While praising the cast of Andy Muschietti’s 2017 adaptation of IT, A. O. Scott repeats a comment my friends keep saying about the film: it’s old horror hat gone wild. Scott, in his New York Times review, specifically argues that with the advent of CGI in modern horror films comes artistic repetition:
“Movie monsters resemble one another more and more, and movies of distinct genres feel increasingly trapped within the expected.”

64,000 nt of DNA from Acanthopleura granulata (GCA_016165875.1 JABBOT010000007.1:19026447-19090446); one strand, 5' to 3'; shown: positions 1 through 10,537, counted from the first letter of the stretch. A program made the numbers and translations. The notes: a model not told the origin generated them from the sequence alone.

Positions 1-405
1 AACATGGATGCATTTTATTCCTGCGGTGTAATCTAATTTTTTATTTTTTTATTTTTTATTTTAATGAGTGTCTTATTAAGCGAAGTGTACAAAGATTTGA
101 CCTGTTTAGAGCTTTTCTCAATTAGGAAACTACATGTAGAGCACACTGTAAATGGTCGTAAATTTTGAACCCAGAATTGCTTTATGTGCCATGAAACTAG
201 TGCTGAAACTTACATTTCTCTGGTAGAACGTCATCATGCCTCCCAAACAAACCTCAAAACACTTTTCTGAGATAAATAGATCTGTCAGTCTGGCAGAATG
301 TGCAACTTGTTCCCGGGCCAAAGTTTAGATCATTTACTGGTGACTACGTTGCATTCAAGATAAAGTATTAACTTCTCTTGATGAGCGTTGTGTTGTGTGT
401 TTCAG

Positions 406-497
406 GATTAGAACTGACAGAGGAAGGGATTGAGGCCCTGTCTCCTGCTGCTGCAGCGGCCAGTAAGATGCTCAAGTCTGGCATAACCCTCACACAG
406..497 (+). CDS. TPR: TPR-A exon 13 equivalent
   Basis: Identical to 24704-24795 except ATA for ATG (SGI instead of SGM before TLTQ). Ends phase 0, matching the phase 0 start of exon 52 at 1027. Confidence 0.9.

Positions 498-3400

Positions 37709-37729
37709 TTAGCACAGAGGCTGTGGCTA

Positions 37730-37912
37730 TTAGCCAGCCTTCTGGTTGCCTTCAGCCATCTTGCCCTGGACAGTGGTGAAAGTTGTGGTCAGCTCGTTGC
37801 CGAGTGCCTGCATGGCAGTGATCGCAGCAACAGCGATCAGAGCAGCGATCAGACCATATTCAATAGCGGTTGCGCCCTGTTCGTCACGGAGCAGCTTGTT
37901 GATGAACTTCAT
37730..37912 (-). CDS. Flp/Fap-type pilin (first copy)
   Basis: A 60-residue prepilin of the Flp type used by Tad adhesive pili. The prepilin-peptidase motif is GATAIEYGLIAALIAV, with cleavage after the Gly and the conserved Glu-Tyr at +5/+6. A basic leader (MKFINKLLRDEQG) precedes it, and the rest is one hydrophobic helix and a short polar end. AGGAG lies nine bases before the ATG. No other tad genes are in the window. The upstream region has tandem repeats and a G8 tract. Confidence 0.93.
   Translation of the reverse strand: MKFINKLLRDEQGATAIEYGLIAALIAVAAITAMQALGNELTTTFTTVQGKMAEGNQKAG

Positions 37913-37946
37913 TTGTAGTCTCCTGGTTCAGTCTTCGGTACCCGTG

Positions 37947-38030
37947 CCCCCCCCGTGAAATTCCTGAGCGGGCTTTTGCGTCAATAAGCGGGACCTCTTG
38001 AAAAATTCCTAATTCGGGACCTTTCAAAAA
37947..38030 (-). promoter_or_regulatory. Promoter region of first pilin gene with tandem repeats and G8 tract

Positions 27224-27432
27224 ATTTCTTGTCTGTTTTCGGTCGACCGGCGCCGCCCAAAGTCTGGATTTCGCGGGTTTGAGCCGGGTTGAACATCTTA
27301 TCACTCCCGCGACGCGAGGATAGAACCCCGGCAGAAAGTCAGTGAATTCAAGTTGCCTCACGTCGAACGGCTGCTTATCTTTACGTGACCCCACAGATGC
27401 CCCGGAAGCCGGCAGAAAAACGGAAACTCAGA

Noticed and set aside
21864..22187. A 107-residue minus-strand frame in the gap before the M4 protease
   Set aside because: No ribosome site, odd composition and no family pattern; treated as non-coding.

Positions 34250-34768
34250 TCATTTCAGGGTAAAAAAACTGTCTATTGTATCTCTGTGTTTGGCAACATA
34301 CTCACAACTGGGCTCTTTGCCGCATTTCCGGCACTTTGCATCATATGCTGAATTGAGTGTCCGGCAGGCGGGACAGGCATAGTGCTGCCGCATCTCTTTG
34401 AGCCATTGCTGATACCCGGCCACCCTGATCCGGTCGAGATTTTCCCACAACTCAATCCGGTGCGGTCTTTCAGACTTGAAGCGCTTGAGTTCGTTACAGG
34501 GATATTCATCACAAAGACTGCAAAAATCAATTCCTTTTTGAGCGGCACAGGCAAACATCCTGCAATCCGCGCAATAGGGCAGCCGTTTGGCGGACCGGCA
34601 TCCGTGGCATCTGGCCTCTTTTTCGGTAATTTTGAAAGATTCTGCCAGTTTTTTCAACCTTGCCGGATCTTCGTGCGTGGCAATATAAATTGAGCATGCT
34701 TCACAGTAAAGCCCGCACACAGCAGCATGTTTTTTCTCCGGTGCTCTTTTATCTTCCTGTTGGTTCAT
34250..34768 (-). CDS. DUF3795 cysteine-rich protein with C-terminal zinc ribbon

Yet, beneath the expected jump scares, the uptick in gore-filled moments, and what some call the over-exposure of the titular monster, IT brings the horror mode under critique. Unlike Scott, I argue that Muschietti is engaging in a rather nuanced play on the stock elements of horror that so bothered reviewers. In short, that feeling of being “trapped within the expected” is exactly the intent of the overt and arguably overused horror in this adaptation. Muschietti’s film turns the conventional images of horror against the audience, forcing us to work through our own expectations operating within the genre. In this way, IT becomes more concerned with how horrific imagery can be used to hide and deflect from the reality it represents.